Coursework: YOU SHOULD ANSWER ALL PARTS TO THIS COURSWORK. THERE ARE 3 SEPARATE PARTS
This coursework with worth 30% of the module mark in total.
Part 1: Statistics (5% of the module mark)
First you have to find some data. You can find you own data or use a sample data files within the Minitab computer package.
It is recommended you use one of these, and if you do, you MUST do all of your analysis on a 90% sample of this data. This is how to take a 90% sample of the data.
Step 1: Find an appropriate data set (minimum 1 column, 100 rows of data).
Step 2: Click Calc … Random Data … Sample from columns (see below)
This comes up with the following dialog box:
Then click ‘OK’
Once you have done this, you need to find out the summary statistics and draw at least 2 different charts USING THIS 90% SAMPLE. Use the techniques we covered in Workshop 1 and Workshop 2.
Ensure your tutor can access the 90% sample when you hand in your coursework.
Write a brief report: you need to explain what the summary statistics mean. Identify the ‘best’ measure of central tendency; justify you answers.
Describe your charts, again, explaining what they are demonstrating. Is your data normally distributed? Again you need to justify your answers using the features you have spotted in your charts.
Part 2: Differentiation (10% of the module mark)
Choose a function for which you need to use the Quotient Rule in order to successfully differentiate it. You can use a tutorial sheet question or a question from one of the recommended texts for this module (there are lots of copies in the Learning Centre).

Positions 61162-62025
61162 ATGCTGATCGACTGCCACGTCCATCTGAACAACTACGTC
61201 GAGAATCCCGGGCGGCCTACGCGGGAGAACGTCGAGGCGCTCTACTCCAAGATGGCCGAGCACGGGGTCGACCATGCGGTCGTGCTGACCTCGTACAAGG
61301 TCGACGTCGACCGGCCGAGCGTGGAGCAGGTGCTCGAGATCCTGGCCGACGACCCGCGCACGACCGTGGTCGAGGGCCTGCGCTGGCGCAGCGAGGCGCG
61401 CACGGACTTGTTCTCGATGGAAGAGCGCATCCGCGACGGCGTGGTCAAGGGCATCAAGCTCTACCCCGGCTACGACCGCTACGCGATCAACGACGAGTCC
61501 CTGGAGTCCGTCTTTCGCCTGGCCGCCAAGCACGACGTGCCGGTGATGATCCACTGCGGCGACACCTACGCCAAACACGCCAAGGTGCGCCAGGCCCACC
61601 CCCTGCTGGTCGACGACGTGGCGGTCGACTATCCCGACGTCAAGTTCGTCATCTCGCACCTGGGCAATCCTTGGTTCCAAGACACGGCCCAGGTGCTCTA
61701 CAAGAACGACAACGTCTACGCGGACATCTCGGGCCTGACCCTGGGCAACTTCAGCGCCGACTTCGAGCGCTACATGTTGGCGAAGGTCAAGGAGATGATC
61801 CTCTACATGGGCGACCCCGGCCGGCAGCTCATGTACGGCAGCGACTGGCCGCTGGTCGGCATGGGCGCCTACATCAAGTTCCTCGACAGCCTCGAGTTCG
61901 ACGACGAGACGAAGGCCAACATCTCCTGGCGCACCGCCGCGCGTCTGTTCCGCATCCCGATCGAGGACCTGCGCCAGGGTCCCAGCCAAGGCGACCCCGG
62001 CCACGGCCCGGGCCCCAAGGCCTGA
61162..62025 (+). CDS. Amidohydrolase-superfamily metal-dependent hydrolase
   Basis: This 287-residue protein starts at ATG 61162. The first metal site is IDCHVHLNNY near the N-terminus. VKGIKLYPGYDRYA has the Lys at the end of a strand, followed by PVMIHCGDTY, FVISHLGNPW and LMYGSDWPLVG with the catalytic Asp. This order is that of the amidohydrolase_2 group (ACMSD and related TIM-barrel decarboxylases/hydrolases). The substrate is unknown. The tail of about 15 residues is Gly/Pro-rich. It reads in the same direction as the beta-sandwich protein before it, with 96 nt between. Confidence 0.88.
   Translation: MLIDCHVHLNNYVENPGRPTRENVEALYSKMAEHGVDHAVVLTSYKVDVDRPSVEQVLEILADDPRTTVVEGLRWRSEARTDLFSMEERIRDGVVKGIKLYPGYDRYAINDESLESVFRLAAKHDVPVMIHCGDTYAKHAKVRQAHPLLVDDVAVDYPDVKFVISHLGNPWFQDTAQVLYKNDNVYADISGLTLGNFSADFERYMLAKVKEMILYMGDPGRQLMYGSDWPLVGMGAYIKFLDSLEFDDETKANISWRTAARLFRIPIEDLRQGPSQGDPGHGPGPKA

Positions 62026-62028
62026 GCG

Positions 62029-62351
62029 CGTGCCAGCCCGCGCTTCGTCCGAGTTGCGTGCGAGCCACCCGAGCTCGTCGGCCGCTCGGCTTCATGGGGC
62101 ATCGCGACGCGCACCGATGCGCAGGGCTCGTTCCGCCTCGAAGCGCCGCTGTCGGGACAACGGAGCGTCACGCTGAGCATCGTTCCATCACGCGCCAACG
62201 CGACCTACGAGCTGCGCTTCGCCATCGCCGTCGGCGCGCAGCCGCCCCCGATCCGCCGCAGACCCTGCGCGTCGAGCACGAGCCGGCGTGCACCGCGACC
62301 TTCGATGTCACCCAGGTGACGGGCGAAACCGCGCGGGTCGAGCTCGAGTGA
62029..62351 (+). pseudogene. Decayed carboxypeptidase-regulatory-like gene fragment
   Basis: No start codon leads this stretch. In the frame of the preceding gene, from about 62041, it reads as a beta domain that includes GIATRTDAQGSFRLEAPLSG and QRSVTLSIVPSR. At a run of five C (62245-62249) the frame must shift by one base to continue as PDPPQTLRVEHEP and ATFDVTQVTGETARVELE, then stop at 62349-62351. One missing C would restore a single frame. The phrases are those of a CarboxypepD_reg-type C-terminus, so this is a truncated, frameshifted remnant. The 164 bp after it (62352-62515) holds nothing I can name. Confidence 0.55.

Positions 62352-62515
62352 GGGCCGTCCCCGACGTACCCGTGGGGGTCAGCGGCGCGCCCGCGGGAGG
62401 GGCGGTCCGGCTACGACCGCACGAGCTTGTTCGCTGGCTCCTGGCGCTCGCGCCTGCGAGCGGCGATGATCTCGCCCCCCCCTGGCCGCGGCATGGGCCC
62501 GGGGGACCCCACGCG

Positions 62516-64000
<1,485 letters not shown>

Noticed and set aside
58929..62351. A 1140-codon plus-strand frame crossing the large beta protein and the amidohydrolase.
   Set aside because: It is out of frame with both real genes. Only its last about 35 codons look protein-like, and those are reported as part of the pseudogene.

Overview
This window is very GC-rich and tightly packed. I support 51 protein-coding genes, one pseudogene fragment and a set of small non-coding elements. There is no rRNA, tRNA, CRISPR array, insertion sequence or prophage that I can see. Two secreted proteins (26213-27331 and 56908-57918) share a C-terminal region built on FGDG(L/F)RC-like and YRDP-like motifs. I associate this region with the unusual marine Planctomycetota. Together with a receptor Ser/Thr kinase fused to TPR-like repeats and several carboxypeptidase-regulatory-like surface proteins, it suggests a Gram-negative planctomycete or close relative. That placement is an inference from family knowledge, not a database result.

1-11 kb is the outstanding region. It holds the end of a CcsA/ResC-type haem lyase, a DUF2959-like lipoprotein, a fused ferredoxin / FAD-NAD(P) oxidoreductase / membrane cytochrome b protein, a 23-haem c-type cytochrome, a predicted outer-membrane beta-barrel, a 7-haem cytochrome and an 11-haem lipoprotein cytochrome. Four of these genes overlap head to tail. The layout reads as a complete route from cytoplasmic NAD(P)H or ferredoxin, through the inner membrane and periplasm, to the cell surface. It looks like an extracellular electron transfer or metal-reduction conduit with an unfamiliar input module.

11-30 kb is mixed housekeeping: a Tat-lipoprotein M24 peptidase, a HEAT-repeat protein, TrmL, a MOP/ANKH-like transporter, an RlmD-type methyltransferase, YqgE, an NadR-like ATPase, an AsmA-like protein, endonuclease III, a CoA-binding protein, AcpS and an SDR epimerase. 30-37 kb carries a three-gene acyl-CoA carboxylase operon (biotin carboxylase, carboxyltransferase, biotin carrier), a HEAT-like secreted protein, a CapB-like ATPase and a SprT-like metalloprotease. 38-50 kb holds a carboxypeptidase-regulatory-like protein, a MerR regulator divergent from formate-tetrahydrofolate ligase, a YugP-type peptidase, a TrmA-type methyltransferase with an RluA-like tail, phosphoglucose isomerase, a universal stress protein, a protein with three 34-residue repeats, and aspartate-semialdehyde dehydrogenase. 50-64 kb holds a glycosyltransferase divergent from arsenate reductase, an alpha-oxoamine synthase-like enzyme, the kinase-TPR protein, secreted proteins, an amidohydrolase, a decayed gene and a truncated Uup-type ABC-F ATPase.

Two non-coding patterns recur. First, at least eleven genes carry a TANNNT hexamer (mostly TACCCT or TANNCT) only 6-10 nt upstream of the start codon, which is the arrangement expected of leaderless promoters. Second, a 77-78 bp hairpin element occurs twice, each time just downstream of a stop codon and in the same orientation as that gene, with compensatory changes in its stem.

Credit will be given for choosing a difficult function to differentiate which demonstrates a variety of different methods needed to calculate the derivatives by hand. Note your function must contain at least 1 stationary point. IF YOU NEED HELP WITH THIS PLEASE ASK A TUTOR IN THE COMPUTER WORKSHOPS
1) Calculate the first and second derivatives of your chosen function ‘by hand’. Find and classify at least 1 stationary point
2) Define as a Maple function (i.e. a functional operator) and then use it in the rest of this work. DO NOT define it as a Maple expression.
3) Plot the graph of, ensuring that the main features of the function are clear (by using the correct Maple syntax).
4) Use Maple to calculate the first and second derivatives of . Check you get the same answer as part 1.
5) Use Maple to find and classify the stationary points of . Give both actual values and decimal values correct to 3 decimal places.
6) Use Maple to plot graphs of such that only one of the stationary points is clearly visible and identifiable on each graph (by using the correct Maple syntax).
7) Use Maple to determine the area enclosed by the graph of , the x axis, and the lines and . You should first choose appropriate values for a and b and then plot the appropriate section of the graph (ensuring the required area is visible).
Part 3: Integration (15% of the module mark)
For this piece of coursework you must use the methods for numerical integration to produce approximations to an area which cannot be calculated exactly using other techniques covered in the module 4ET005.
Credit will be given for good knowledge of the methods themselves and the way that they behave in relation to error. By using a spreadsheet program you will be able to produce very accurate approximations to your chosen area and be able to judge how reliable your approximations are.